Behind the Serenity.
We are a privileged society.
Whether you make a comfortable living teaching yoga or maybe your class size determines your ability to pay your rent—we’re very fortunate. Somewhere along the path we made the decision to take a yoga teacher training—a decision that was allowed in our society.
We are granted the opportunity to come together from various backgrounds with food in our bellies and clean water to drink. We took the time to listen, discuss and question. Eventually, we’re presented with the conflict of teaching yoga to other people. Our fears take hold of us: What if I’m not good enough? What if I say the wrong thing?
We all have our stories and I believe the majority of us have the same result: we didn’t let the fear of embarrassment or failure takeover.
Life presents you with these challenges over and over again at an ever increasing difficulty. Once you’ve mastered teaching a class, you’re asked to teach a workshop and find yourself in front of a very large crowd of students and then you start all over again. Like your asana practice, letting go of our fear and having faith in yourself is a constant practice.
It’s easy to get caught up in the self-pity and insecurity rhetoric that is so often a part of our thought processes. Old, comfortable feelings of inevitable embarrassment and failure come over us like a warm blanket. This place isn’t particularly nice, but it’s familiar, therefore it’s comfortable to be in this space.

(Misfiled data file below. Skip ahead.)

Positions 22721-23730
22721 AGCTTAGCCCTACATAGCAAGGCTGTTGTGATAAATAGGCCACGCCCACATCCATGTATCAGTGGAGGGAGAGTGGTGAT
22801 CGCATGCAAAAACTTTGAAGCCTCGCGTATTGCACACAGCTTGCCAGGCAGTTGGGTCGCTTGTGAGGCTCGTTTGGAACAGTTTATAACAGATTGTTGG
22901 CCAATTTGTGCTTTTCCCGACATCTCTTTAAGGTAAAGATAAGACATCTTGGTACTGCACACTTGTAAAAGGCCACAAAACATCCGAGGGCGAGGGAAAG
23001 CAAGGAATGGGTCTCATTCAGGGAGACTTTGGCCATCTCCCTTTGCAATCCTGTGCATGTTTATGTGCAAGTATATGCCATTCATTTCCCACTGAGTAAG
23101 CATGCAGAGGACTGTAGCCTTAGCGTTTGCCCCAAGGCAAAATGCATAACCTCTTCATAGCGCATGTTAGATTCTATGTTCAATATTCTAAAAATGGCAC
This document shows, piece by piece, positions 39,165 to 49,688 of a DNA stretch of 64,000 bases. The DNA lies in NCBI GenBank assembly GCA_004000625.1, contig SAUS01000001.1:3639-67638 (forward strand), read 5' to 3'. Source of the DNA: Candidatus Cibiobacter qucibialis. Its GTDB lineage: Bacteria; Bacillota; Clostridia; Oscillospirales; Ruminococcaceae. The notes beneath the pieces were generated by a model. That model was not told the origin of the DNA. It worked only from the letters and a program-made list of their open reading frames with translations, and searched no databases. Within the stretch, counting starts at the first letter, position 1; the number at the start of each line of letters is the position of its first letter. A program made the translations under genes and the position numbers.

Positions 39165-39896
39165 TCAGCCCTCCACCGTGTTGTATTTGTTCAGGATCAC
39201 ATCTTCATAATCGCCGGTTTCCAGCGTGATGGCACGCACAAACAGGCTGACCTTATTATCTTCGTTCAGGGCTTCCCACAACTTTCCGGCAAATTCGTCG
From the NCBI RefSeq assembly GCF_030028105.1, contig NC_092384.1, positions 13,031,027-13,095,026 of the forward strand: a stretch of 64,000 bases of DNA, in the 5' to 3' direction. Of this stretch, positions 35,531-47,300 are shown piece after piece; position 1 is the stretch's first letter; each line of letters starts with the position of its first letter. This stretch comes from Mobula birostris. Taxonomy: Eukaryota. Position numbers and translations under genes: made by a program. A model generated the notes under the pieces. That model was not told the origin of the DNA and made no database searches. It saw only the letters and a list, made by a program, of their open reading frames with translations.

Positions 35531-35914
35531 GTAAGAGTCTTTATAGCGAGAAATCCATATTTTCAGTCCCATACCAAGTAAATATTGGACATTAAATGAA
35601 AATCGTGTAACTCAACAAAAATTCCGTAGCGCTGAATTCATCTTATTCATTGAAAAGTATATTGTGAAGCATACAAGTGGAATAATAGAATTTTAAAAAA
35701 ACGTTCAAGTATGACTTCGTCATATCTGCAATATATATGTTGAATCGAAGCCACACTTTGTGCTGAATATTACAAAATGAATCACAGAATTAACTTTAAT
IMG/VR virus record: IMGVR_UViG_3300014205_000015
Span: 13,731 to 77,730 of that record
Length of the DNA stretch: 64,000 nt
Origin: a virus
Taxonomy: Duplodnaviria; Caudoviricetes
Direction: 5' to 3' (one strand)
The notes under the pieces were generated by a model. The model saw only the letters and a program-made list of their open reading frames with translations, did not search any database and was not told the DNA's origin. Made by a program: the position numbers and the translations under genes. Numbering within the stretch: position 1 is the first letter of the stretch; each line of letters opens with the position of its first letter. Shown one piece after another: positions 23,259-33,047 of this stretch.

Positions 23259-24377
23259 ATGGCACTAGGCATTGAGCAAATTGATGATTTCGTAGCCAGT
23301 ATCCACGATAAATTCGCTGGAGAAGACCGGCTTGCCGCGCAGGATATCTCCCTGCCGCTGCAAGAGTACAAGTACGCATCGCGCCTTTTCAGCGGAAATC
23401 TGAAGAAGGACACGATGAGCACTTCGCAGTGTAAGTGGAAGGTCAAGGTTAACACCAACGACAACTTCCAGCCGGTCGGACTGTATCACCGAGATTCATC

As my fears begin to takeover, I begin to remember what it’s like in other places outside of the studio doors and how absolutely fortunate I am to be able to do what I love. How dare I give into my fears? How dare I not do everything I can to be the best at what I do and give every inch of my being to making this world a better place to live?
Even if that means I only reach one person. That one person can turn around and reach hundreds and those hundreds can reach thousands. Being a part of this privileged society is nothing to be ashamed of, but something to recognize and not take for granted.
Sometimes I come home filled with the drama of the day. My husband calls it: Yoga Reality Series: Behind the Serenity (he’s from a family that has endured six deployments to third-world countries, with wit and a high level of sarcasm typically accompanying his words).
We’ll always have some sort of drama, we’re privileged human beings who have been given this amazing opportunity for self-discovery through yoga. Our basic needs of food, safety and shelter are under control to some degree and perspectives can easily shift. I live in a world where I’m safe, healthy, happy and free, and all of a sudden the yoga reality series drama doesn’t seem so grandiose. My fears that were creating the drama don’t have the same hold over me they once did. While I would never wish for anyone to experience the atrocities that exist in our world, we must acknowledge the dark to see the light.
Editor: James Carpenter